Welcome to the new Mapbox Studio! This guide will walk through some of the things that have changed from Mapbox Studio Classic to Mapbox Studio and get you started making beautiful, custom maps.
How your maps work
The new version of Mapbox Studio implements several radical changes to how map styles are structured and created.
At the core of these changes is the switch from Mapnik to Mapbox GL as a rendering engine (for actually turning code and data into pretty maps in the browser) and from CartoCSS to Mapbox Style Specification as a styling language. These changes mean the experience of using Mapbox Studio will be a little different than Mapbox Studio Classic, but with a more intuitive interface and more options than ever before.
A new interface
The new Mapbox Studio is a web application and no longer needs to be installed on your desktop. This means it can be used across operating systems with fewer compatibility issues.
- Safari 8
- IE 11
Mapbox Studio can only work in browsers that support WebGL.
With the switch to Mapbox GL comes not only a new interface, but also some new terminology. Mapbox Studio Classic had vector tile and raster image sources and CartoCSS styles that were rendered with Mapnik into image tiles when uploaded to your Mapbox account. The new Mapbox Studio works a little differently.
- Data sources, like vector data and raster images, are called tilesets.
- Representations of data, like symbols or polygon fills, are called layers and contain references to tilesets.
- Collectively, the tilesets and the styling layers are called styles.
Instead of writing out the style in code, like you did with CartoCSS, Mapbox Studio has a visual interface that will manage the style for you, and it does that by adding, changing, and moving layers to style the associated tileset and create a full style.
A tileset in Mapbox Studio is a collection of raster or vector data, like sources in Mapbox Studio Classic. You can even use the same Mapbox-provided tilesets (Mapbox Streets, Mapbox Terrain, and Mapbox Satellite)!
Plus, instead of creating sources in one mode, uploading them, and then re-adding them in another mode, the new Mapbox Studio allows you to drop data files right into the browser (shapefiles, GeoJSON, KML, GeoTIFFs, CSVs, and others). Once they’re loaded, they’ll be converted into tilesets and can be styled right from there.
The way to style different types of features in the Mapbox Studio style editor is by using layers. The Mapbox Studio style editor user interface handles layer creation for you, so your days of writing out your styles in CartoCSS code are over! Plus, this layer styling provides a many more options than were ever available in Mapbox Studio Classic.
Styling in Studio vs writing CartoCSS
The Mapbox Studio style editor is now a graphically-focused interface: instead of interacting primarily with a code editor, styles are created with a user interface. Under the hood, you’re actually creating a GL stylesheet.
CartoCSS vs Mapbox Style Specification
CartoCSS, the styling language of Mapbox Studio Classic, is a CSS-like language created to make map styling friendlier for designers with existing CSS skills. When processed by Mapbox servers, it’s compiled down to Mapnik XML, the native configuration language of Mapnik, for processing raster tiles. CartoCSS is fundamentally a compiled language: it can be turned into Mapnik XML, but not vice-versa. Mapnik was never aware that you were writing CartoCSS.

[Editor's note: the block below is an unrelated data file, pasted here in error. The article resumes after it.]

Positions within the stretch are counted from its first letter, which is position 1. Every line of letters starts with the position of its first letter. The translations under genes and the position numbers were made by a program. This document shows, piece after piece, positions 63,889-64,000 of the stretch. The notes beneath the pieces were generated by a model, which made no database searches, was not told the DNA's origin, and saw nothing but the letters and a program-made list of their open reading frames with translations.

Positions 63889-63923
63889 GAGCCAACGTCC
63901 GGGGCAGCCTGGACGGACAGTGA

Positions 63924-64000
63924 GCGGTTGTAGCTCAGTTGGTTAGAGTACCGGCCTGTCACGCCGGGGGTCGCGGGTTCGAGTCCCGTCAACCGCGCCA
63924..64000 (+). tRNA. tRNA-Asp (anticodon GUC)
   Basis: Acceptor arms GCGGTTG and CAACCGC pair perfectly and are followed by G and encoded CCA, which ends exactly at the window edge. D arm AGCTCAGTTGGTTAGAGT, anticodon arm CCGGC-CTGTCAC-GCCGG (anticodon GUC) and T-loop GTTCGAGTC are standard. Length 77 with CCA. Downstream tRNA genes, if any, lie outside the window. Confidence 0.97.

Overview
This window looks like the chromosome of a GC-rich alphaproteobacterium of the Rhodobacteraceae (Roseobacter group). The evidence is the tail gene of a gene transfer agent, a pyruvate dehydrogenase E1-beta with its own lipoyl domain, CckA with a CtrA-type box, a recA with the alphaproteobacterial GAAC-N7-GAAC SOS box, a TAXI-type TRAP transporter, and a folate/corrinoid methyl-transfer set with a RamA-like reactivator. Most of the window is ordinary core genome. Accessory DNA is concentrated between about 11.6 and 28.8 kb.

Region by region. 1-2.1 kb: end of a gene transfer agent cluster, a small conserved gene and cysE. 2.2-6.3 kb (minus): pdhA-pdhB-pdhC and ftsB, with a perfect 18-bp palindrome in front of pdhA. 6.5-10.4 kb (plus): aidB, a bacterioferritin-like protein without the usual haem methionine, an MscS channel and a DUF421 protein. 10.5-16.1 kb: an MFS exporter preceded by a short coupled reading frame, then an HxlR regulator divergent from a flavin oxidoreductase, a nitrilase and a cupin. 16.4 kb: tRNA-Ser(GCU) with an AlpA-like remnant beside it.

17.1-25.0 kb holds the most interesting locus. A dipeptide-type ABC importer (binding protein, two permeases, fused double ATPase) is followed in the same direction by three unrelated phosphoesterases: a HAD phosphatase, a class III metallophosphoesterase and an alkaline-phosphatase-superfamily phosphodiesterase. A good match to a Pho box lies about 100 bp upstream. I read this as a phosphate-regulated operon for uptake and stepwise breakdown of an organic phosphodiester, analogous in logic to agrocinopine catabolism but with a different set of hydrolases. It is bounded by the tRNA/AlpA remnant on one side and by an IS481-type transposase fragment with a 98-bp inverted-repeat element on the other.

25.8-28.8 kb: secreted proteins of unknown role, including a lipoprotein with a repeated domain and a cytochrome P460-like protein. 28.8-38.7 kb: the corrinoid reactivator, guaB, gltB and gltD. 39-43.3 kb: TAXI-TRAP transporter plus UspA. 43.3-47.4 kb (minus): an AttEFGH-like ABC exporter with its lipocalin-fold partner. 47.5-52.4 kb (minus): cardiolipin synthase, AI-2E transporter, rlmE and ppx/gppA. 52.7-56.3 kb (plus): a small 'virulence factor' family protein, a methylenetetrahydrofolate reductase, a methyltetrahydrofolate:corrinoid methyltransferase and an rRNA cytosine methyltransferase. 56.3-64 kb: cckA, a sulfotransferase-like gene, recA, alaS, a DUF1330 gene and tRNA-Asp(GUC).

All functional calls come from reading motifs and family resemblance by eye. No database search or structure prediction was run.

Mapbox Studio now uses Mapbox GL for rendering instead of Mapnik. Mapbox GL has one styling language: the Mapbox Style Specification. Instead of resembling CSS, the spec is a subset of JSON. And unlike CartoCSS, Mapbox GL styles are read by the renderer.
Like CartoCSS, the Mapbox Style Specification defines a language for writing map styles. Unlike Mapbox Studio Classic, in the Mapbox Studio style editor you never have to write style documents by hand. One of the most exciting things about Mapbox Studio is that you build your layers with the interface and the style is created for you!
(Remember, layers are the name for the different style objects that apply to different types of features in your data.)
The interface has tons of options for creating highly customized styles.
Fonts, sprites, and resolution independence
Custom fonts and sprites (icons) can be added for each style as font files and SVG files. With Mapbox Studio, they are automatically rasterized and generated into the right data for the map to use.
This is a small example of a larger change – we’ve put a lot of effort into making Mapbox Studio the best tool for multi-resolution rendering. Vector tiles are effortlessly rendered at 2x and 3x scales, and since we dynamically rasterize fonts and sprites in the cloud – and encourage the usage of vector SVG sprites – high-dpi maps will have high-dpi assets as well, which makes it a great tool for both web and mobile.
In Mapbox Studio Classic, it was common to write zoom-dependent CartoCSS rules to respond to the relative data density at different zoom levels. These rules were often the biggest part of a stylesheet, trying to control many different transitions as the map was zoomed in and out.
The Mapbox Studio style editor adopts zoom-dependent styling as a core part of the interface and styling language: every property you click on has a “Style by zoom level” option that allows you to manage zoom-dependent values quickly and cleanly. And because Mapbox Studio is rendering vector data in the browser, there aren’t hard jumps between zoom levels: there are smooth, continuous transitions between zoom levels, and you can set styles to fade gracefully from one to another!
Publishing your map